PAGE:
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Elizabeth Neel Strung Up

Strung Up

A vital fusion of abstraction and representation is shrewdly inter-weft in the paintings of Elizabeth Neel. At Gasser and Grunert, her first New York solo exhibition, is a series of oil on canvas, aggressively gushing from the walls, with titles like Strung Up, Popped Off, Sucked Up and Flushed Out.

On the canvases at once, lush strokes of vivid colour pulled with others, and yet a sudden indication of imagery, equally lush, pushed and pulled, in and out of depth -- fractured trees, a mangled carcass, an abandoned beach bed. But these are not mere nature scenes and still-lifes; Neel unearths disparate visual material from the Internet, where she recovers cultural splinters as diverse as news feeds and discarded clothing. The artist plays with our cognitive recognition to the extent that there is little contrast between the often ambiguous fragmented forms and the juicy vital colours that melt into each other as easily as they shoot out--a kind of deconstructed and then reconstructed nature, where there is an emotional currency of colour, clusters and fields.

Elizabeth Neel, the grand-daughter of the daring 20th century portrait painter Alice Neel, does not rely on references to this figurative tradition; instead the paintings allude to painting--the full force of everything that has come before. And what is exciting to see is that a smart student of her own history has become a smart contemporary artist, with greater promise than even these shown in the exhibition.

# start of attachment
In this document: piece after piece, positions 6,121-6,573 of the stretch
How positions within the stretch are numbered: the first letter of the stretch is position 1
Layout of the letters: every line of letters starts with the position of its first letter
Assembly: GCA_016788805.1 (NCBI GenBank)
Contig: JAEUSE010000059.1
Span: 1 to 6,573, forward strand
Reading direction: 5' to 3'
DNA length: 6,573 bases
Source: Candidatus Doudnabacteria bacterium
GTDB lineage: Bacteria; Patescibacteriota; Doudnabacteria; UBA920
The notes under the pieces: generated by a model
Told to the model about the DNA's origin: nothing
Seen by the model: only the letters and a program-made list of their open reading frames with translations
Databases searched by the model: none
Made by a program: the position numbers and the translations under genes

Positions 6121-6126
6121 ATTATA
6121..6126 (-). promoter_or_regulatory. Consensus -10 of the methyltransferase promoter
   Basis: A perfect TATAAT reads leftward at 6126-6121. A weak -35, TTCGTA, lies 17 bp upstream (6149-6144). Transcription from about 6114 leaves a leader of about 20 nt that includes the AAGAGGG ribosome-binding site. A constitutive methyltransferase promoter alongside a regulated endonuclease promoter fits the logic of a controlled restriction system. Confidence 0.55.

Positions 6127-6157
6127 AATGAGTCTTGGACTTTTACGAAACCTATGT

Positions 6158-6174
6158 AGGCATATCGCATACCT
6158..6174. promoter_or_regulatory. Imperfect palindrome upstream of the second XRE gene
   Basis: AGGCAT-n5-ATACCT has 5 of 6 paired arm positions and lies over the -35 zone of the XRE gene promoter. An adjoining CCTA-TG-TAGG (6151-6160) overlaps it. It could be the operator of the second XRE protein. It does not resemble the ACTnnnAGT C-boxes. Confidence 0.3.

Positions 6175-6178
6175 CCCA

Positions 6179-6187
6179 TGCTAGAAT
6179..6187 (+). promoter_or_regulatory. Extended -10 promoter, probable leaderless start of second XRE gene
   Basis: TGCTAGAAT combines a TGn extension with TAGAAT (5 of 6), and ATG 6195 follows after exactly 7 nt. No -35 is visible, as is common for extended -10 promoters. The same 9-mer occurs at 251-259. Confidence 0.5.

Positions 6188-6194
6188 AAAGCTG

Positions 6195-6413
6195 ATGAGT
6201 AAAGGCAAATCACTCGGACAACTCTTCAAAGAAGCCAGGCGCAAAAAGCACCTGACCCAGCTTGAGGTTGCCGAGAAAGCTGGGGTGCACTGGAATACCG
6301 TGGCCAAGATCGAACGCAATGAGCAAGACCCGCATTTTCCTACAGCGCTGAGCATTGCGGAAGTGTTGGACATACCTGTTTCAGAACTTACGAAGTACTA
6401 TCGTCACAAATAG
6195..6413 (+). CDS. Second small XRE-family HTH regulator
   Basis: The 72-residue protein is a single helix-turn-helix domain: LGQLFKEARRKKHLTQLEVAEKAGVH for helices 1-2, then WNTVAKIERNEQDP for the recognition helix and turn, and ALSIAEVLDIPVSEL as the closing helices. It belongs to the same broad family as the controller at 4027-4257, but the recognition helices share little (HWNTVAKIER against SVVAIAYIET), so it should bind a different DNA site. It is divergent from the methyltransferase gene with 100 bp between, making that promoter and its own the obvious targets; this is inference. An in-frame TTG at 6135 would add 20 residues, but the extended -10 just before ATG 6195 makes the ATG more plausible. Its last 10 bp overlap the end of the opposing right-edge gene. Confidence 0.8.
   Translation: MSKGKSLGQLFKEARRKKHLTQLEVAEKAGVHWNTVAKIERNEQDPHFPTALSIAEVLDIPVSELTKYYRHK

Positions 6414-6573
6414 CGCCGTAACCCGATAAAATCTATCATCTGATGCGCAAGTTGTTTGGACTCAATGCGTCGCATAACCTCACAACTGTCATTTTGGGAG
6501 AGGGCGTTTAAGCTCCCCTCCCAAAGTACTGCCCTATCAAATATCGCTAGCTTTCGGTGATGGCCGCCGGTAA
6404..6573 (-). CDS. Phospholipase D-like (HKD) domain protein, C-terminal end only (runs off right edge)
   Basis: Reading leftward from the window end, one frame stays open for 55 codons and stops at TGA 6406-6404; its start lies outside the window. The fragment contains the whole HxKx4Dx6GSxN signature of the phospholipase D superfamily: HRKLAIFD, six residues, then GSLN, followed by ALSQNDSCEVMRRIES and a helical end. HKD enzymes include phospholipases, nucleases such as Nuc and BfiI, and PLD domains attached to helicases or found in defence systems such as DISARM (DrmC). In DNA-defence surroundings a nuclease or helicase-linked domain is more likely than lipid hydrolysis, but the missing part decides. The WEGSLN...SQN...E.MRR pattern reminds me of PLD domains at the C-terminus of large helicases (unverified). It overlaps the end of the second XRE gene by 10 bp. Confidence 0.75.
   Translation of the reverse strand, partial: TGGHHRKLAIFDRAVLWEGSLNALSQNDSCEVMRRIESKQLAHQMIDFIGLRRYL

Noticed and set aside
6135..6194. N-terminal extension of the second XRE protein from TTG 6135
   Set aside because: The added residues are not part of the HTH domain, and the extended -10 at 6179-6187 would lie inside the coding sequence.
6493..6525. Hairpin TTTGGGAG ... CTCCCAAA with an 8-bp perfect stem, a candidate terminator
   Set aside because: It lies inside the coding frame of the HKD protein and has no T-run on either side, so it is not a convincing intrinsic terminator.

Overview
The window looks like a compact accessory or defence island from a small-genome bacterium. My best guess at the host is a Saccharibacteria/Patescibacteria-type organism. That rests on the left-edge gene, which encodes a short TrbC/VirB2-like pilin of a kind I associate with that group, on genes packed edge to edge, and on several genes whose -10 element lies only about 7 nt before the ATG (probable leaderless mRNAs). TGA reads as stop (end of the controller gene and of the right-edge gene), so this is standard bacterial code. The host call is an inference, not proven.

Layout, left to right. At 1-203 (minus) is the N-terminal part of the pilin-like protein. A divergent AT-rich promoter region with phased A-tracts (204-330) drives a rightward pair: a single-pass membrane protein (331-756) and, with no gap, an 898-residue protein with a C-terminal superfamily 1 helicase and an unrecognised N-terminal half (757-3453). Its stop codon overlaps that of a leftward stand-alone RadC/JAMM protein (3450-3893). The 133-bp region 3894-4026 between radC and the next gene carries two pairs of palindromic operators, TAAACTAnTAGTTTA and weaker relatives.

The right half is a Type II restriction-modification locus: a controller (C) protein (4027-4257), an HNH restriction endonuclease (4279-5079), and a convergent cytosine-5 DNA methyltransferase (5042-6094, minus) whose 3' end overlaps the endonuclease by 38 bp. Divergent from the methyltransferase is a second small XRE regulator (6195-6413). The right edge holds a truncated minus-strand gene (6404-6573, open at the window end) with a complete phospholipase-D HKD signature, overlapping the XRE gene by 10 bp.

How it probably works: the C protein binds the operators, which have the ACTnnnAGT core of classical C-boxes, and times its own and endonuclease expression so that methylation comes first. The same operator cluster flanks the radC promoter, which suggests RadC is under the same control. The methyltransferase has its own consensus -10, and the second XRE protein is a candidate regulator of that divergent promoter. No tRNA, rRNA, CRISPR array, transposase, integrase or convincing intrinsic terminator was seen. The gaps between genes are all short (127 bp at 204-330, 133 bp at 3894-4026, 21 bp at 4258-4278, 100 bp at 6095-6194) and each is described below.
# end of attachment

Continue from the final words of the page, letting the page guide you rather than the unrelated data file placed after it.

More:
Oddly, Neel also creates video works which have been presented at DIVA in Brussels and Volume Gallery in New York City. Together with her brother, Andrew Neel, a filmmaker in his own right, they create filmic studies, suggestive of Edison and the Lumieres, but depicting car crashes or the violence of bull riding. This goes a long way in explaining Neel’s own pop-historical attraction to the tradition of the slaughtered beasts of Rembrandt, Chardin, Soutine and Bacon. A fresh young artist who can utilize such vernacular and give it new life, while honouring the power of its plastic form is a very rare commodity.

It is no surprise that the show has received special attention from the Saatchi Collection and others. After recent surprises at auction, it is difficult to conjecture a definitive trend, but what is clear is a consummate appreciation for artists who have an intimate understanding of history and our own need to reconcile it through its inherent gestures--the artist’s artist will endure.

Arfus Greenwood